Presidio Modelo was once a "model prison", located on the Cuban Isla de la Juventud. The prison was built in the period between 1926 and 1931, during the repressive regime of Gerardo Machado. The project was designed in a very clever way, following the Panopticon ideas of the British philosopher and social theorist Jeremy Bentham. Panopticon is designed in a way that allows a guard to observe all prisoners without prisoners' ability to see whether they are observed. Presidio Modelo was considered the definitive example of this effective design, because it allowed to control more than six thousand prisoners with a minimum amount of staff. The place soon became infamous because of its unprecedented level of corruption and cruelty.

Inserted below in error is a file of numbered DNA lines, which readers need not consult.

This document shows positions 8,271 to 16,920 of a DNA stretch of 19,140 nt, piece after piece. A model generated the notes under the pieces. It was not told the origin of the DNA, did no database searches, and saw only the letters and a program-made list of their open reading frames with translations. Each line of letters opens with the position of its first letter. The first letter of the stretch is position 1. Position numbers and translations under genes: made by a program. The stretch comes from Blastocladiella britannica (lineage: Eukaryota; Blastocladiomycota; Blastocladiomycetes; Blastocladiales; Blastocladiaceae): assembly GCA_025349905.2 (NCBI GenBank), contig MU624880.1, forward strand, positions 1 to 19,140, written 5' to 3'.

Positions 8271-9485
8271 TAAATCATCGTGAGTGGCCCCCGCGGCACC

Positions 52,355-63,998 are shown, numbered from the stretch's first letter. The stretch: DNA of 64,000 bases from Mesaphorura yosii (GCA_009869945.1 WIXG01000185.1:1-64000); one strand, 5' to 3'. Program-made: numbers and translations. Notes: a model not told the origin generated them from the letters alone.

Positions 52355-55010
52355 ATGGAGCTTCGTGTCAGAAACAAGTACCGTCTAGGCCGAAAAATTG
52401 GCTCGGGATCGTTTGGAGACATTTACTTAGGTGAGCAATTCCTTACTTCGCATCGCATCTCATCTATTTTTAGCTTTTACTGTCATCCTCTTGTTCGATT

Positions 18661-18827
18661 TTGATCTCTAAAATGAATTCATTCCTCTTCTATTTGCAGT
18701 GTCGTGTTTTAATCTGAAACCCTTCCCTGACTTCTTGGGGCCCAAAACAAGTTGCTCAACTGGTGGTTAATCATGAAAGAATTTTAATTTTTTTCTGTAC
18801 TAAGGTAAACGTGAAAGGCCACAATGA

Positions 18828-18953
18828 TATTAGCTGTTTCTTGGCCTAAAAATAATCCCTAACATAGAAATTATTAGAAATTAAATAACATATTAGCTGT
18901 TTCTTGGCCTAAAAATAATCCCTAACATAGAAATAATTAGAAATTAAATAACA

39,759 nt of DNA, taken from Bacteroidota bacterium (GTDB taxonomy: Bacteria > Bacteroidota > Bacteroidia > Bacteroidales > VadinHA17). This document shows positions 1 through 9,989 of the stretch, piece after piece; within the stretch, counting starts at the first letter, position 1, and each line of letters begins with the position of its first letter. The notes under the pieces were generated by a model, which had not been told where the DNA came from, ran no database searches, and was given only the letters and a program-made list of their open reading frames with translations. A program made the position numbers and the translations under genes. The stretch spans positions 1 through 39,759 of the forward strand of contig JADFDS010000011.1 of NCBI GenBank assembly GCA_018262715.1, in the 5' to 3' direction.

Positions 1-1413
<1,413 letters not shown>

Presidio Modelo consisted of four six-storey blocks with a central circular watchtower and prisoner cells around them. Each cell extends over the entire thickness of the building, which allows for internal and external windows. Prisoners thus have access to natural light, are isolated from each other by walls and can easily be viewed by observers from the tower that remains invisible to the convicts.
During World War II, many German and Japanese prisoners of war were kept here. Among the most famous inmates were Fidel Castro and other Moncada rebels, who were here from October 1953 to May 1955.
After the revolutionary triumph of Fidel Castro in 1959, Presidio Modelo was used to imprison political dissidents, counterrevolutionaries, homosexuals, Jehovah's Witnesses and other traitors of the socialist Cuban State. With the beginning Castro's rule, about 6,000 - 8,000 political prisoners were turned in immediately. In 1961, riots and the hunger strikes broke out due to overcrowding and appalling conditions of detention, and finally in 1967 the prison was closed. The old building now serves as a museum and is declared a national monument.